An influencer muddled his maths on vaccines for children
10 September 2021
What was claimed
Vaccinating children against Covid-19 would probably do more harm than good.
According to the JCVI, vaccinating children would probably do more good than harm.
This is especially true of children with an underlying health condition.
The online influencer Nohun (real name Raurie Williams) has wrongly described the risks and benefits of the Covid-19 vaccine for children in an Instagram video that has been viewed more than 330,000 times.
The video was posted on 7 September 2021, and begins with a screenshot of a Telegraph article which covers the debate about whether to vaccinate healthy children aged 12-15.
Afterwards, Mr Williams shares a screenshot of a BBC article about the risks of Covid to children.
He then takes the figure of “2 in a million”, which the article mentions as the “absolute risk of death from Covid-19 in children [under 18]”, and multiplies it by a population estimate returned from a Google search of 12 million children under 16 in the UK (which is slightly out of date but broadly correct, although it omits 16- and 17-year-olds who would take the total to around 14 million). This produces the answer 24.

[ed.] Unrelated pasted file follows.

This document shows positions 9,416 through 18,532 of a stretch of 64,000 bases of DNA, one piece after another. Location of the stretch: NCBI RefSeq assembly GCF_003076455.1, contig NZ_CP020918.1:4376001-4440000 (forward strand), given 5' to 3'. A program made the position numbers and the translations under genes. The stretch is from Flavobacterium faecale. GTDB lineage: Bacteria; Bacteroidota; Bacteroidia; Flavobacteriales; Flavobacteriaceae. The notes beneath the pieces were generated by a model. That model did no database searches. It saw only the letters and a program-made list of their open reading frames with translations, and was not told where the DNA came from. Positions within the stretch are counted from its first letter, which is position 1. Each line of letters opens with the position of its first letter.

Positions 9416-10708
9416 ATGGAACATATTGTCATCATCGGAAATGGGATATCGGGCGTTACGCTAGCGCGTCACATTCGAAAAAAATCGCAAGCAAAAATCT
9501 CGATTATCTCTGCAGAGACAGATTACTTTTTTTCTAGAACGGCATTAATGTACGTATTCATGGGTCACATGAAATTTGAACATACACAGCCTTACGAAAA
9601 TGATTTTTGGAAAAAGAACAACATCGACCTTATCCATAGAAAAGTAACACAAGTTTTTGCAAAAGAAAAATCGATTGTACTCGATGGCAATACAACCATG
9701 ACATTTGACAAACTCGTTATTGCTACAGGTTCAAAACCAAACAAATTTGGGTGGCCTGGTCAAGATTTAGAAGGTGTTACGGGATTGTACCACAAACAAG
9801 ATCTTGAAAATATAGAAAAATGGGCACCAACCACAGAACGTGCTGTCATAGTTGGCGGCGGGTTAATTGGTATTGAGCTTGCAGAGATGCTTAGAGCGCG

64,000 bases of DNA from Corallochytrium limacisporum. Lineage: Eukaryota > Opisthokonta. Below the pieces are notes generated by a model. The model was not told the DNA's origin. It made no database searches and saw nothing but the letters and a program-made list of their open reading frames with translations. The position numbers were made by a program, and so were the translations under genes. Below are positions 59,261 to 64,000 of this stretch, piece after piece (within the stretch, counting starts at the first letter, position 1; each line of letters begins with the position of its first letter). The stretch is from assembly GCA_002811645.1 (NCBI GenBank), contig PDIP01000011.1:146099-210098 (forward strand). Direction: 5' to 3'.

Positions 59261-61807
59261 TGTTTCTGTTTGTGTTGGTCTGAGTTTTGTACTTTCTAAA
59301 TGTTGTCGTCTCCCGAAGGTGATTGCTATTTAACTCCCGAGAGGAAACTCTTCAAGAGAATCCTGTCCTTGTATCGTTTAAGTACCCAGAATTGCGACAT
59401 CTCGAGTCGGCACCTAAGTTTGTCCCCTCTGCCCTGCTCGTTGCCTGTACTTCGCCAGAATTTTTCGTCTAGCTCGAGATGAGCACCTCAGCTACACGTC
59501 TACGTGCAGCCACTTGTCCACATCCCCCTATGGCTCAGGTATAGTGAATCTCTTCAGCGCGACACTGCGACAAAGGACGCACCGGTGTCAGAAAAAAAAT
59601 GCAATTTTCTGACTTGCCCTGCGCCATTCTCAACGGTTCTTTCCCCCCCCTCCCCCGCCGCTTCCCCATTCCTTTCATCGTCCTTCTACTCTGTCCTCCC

Mr Williams suggests this means vaccines are unnecessary and says this: “will probably do more harm than good.”
But this calculation does not demonstrate the risks of not vaccinating children, and he is wrong in his conclusion.
Mr Williams does not say that he is talking about healthy children specifically, meaning those without underlying health conditions.
However, this is the group that was being discussed in the Telegraph article. And it is true that they face a much lower risk of dying from Covid.
Even so, it is probably not true that vaccinating them would “do more harm than good”.
Vaccination would do more good than harm
For children with underlying health conditions, the risks of Covid are much higher, which makes the benefits of vaccination higher too. The Joint Committee on Vaccination and Immunisation (JCVI) already recommends the Covid vaccine for children with some conditions, or who are household contacts of vulnerable people.
It also said: “The margin of benefit, based primarily on a health perspective, is considered too small to support advice on a universal programme of vaccination of otherwise healthy 12 to 15-year-old children at this time.”
In other words, in the JCVI’s opinion, the Covid vaccines would probably do slightly more good than harm to the health of healthy 12-15-year-olds, but the margin is too small, and the uncertainty too large, to justify a mass rollout on health grounds at the time of writing.
This article is part of our work fact checking potentially false pictures, videos and stories on Facebook. You can read more about this—and find out how to report Facebook content—here.
For the purposes of that scheme, we’ve rated this claim as partly false
because its calculation makes no sense, and vaccines for healthy children would probably do more good than harm, according to the JCVI.
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